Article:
Hubris is the condition of overbearing arrogance and/or excessive self-indulgence – the impression that one will always succeed in every circumstance. Hubris can affect politicians and senior business managers who have remained successful over many years and it can spread to middle-management and junior ranks. Hubris should not be confused with genuine self-confidence where one acts to the limits of one’s ability and recognises the limitations. Nor should it be confused with realistic optimism where one behaves in a positive fashion and expects an optimistic outcome. Hubris is the excessive superciliousness where self-confidence knows no bounds – the unhealthy optimism that every problem can be successfully side-stepped. The disorder extends to delusional behaviour and domineering egotism.
Now, research suggests that hubris is the result of power impacting on the brain – power affects all reasoned decision making – a condition known as the power paradox. The resulting state of mind certainly has no regard for due process, proper risk awareness, robust corporate governance, effective management controls and other robust disciplines designed to protect and buttress a business model or a political strategy.
The power paradox helps explain the peculiar behaviour of seemingly clever and intelligent individuals once they have assumed power. The talented traits of seeking guidance from peers and feeling empathy for others, which are essential in attaining power, seem to mysteriously vanish once power is achieved. Academics call this mirroring – the ability to slip into another person’s shoes to view life from their point of view. It seems that power blocks this emotional pathway forcing the brain to become egocentric.
We dare not mention any names but we feel sure that readers will identify their own favourite hubristic characters from the political and business worlds. But MMPI believes that the findings of the research suggest something a good deal more worrying. If the strange change of behaviour of the powerful can be explained away by a biological nuance what are we to make of those who hold subordinate positions? Are they also organically impaired or are they just simply afraid?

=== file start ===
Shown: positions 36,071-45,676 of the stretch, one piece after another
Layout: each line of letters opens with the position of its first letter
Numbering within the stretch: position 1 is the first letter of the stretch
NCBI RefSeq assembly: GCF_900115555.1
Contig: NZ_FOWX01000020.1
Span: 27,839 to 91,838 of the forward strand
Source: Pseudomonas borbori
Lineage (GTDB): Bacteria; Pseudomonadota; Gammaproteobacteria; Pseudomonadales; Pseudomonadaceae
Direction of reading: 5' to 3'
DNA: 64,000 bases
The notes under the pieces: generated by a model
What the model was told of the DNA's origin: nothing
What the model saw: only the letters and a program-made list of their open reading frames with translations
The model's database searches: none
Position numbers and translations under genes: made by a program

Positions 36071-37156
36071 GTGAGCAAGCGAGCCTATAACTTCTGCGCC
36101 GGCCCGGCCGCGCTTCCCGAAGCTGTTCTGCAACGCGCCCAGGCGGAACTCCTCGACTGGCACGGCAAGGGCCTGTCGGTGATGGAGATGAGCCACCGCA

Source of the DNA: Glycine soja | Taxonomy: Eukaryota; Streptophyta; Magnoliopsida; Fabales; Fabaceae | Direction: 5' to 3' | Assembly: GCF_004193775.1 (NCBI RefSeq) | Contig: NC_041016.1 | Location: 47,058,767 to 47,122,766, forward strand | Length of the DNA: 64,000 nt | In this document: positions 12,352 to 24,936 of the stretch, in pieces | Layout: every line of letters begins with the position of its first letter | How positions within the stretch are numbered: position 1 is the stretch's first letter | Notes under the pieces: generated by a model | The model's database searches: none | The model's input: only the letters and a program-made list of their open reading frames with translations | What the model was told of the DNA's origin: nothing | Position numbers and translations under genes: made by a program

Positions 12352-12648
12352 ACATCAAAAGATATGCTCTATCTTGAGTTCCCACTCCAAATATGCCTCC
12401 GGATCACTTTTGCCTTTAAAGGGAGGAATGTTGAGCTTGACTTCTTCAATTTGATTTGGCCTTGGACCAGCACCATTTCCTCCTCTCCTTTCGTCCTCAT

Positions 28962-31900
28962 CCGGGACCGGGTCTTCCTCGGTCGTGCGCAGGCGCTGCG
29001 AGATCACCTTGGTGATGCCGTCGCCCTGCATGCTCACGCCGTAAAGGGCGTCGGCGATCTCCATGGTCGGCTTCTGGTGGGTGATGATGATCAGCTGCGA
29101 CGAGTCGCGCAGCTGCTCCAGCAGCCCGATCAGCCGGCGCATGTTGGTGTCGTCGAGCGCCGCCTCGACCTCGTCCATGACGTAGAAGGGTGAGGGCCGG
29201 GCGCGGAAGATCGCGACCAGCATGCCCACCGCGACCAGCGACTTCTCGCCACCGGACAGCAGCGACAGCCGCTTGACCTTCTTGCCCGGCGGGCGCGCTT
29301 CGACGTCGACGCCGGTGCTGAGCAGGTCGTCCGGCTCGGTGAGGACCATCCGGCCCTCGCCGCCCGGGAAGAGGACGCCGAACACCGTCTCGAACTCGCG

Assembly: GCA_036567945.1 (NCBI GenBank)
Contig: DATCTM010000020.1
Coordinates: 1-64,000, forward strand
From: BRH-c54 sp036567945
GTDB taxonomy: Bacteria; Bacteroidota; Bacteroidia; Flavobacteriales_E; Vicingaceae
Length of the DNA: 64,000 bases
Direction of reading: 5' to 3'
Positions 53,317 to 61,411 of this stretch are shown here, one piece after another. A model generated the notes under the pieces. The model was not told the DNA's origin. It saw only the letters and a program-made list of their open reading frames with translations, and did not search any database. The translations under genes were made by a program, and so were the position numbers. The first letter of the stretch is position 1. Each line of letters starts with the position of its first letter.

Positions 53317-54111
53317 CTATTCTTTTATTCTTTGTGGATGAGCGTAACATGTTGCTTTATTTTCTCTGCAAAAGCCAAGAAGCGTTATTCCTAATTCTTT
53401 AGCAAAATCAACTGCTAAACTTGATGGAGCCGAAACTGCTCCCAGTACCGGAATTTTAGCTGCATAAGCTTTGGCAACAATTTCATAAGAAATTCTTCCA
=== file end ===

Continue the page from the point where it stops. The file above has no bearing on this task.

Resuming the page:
Various real-life examples suggest that underlings get swept along by the exuberance and fail to identify the excesses until it’s too late. Many hierarchical organisations exaggerate the effects of hubris by not encouraging challenges to those in power. The leader must always be obeyed. No counter arguments can be tolerated. Cynics note that speedy effective decisions are never made by collegiate committees and that, therefore, decision makers are the best role models.
Protected disclosures, colloquially called whistleblowing, have played a role in confronting many authoritarian shortcomings. But surely the ideal solution is to identify those who are predisposed to hubristic behaviour and ensure that they never lead alone? Imagine a proper buddy system for politicians and business leaders where decisions are contested and behaviours modified.
Underpinning all hubris is the alpha male factor – the virile tendency to portray a tough, non-compromising exterior in an effort to defeat others. One wonders if a more considered feminine approach could thwart hubris!